Published: 07/04/2005, Volume II5, No. 5949 Page 20

Dr Peter Brambleby, director of public health, Norwich primary care trust

In your story on finance reforms (news, page 5, 24 March) former Department of Health head of financial flows Bob Dredge speaks out 'to improve informed public debate' about payment by results.

Payment by results is a misnomer. It is payment for activity irrespective of the result. Financial flow is triggered whether the patient leaves hospital better, worse or even dead. Increased throughput should not be seen as result in its own right.

Some whole-scale policy changes cannot be introduced piece-meal. For payment by results to work it would have to be applied simultaneously across emergency and elective cases, outpatient, inpatient and community activity. And only after the necessary IT was in place. Anything less is bound to lead to gaming and instability, especially when primary care trusts and hospitals are individually accountable.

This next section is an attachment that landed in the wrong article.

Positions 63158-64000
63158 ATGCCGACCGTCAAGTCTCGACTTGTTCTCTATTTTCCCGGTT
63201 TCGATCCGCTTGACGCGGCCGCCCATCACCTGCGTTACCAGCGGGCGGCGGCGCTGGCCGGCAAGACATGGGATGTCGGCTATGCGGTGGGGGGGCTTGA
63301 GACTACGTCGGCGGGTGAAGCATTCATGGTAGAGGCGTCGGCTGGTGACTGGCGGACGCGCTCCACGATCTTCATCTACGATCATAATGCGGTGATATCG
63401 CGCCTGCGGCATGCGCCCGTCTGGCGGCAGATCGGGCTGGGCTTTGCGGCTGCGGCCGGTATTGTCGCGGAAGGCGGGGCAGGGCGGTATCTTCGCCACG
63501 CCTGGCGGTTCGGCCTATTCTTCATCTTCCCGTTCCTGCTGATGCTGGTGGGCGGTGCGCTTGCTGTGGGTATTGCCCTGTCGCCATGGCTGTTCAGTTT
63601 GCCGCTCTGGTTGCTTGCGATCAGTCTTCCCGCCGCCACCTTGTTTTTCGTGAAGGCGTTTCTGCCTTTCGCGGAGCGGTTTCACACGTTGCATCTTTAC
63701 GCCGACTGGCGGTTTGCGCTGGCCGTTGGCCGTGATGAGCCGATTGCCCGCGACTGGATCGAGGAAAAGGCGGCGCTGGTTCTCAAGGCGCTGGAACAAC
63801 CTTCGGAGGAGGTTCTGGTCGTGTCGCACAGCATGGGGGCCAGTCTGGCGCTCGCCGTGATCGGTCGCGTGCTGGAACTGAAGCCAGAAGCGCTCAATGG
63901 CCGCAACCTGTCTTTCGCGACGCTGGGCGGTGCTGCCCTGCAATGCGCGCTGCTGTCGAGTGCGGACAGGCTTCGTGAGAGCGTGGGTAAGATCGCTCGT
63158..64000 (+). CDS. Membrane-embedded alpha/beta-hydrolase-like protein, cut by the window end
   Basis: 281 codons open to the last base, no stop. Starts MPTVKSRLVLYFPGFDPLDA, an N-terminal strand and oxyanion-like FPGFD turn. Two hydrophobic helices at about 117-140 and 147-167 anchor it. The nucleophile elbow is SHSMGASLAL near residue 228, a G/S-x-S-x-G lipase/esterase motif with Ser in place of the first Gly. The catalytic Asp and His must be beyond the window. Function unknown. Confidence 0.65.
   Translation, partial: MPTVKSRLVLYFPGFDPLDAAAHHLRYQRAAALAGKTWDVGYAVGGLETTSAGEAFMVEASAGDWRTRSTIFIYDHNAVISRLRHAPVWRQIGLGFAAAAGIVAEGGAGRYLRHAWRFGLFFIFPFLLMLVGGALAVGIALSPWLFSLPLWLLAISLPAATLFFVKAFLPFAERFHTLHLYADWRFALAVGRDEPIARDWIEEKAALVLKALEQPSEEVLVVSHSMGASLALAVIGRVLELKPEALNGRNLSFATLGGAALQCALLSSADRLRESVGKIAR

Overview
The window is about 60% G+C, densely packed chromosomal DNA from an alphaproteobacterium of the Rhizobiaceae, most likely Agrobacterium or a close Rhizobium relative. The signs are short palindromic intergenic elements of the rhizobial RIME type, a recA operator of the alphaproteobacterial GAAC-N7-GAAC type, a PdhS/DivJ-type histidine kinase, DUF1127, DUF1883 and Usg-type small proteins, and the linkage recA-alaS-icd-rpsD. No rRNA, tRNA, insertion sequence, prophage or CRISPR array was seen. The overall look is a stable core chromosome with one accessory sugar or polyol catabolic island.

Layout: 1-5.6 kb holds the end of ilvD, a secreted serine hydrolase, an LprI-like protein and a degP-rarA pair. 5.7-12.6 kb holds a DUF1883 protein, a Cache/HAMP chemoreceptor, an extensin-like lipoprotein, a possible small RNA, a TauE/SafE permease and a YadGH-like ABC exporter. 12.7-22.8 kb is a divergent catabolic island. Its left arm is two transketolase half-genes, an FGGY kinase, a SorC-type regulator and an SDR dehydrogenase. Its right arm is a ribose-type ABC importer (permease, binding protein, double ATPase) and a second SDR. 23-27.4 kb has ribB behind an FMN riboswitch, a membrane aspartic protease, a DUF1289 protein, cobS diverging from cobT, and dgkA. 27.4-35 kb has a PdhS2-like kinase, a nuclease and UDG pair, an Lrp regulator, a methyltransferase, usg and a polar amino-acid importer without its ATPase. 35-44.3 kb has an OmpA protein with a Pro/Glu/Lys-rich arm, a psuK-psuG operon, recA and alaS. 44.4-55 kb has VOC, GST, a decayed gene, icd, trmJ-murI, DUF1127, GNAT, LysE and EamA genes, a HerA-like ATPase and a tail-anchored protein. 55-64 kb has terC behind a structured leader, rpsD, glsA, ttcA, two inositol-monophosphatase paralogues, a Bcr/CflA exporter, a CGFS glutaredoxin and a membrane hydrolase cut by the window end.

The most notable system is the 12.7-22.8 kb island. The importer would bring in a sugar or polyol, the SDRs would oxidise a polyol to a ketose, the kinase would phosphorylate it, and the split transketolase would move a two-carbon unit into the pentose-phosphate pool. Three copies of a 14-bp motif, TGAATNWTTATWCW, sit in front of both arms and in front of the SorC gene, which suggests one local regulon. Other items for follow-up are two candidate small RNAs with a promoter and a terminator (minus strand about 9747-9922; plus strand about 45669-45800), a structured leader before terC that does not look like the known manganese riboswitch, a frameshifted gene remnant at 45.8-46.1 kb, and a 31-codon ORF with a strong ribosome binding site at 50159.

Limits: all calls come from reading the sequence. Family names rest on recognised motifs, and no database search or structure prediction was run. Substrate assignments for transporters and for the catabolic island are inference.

Without 'unbundling' the payment by results tariffs, innovation and sensible local flexibility are stifled. In the present mixed economy, payment by results is little more than a price-fixing cartel of dubious legality.

PCTs need a thriving secondary and tertiary infrastructure and should budget to ensure these are sustainable. Neither PCTs nor hospitals benefit from a mechanism that incentivises activity per se.

Finance should flow according to health programme objectives. The primary focus of the NHS should be the health of the population, not a competitive scramble between organisations. Payment by results, paradoxically, is a threat to the stability of hospitals and PCTs. We need a better model, and in programme budgeting we have it.

Payment by results has stimulated an interesting debate.

But it will not work. Ditch it.

I serve on the DoH programme budgeting project - in my view a much more promising model, evidence-based and tested in many countries over many years. The views expressed in this letter are my own and not necessarily those of Norwich PCT.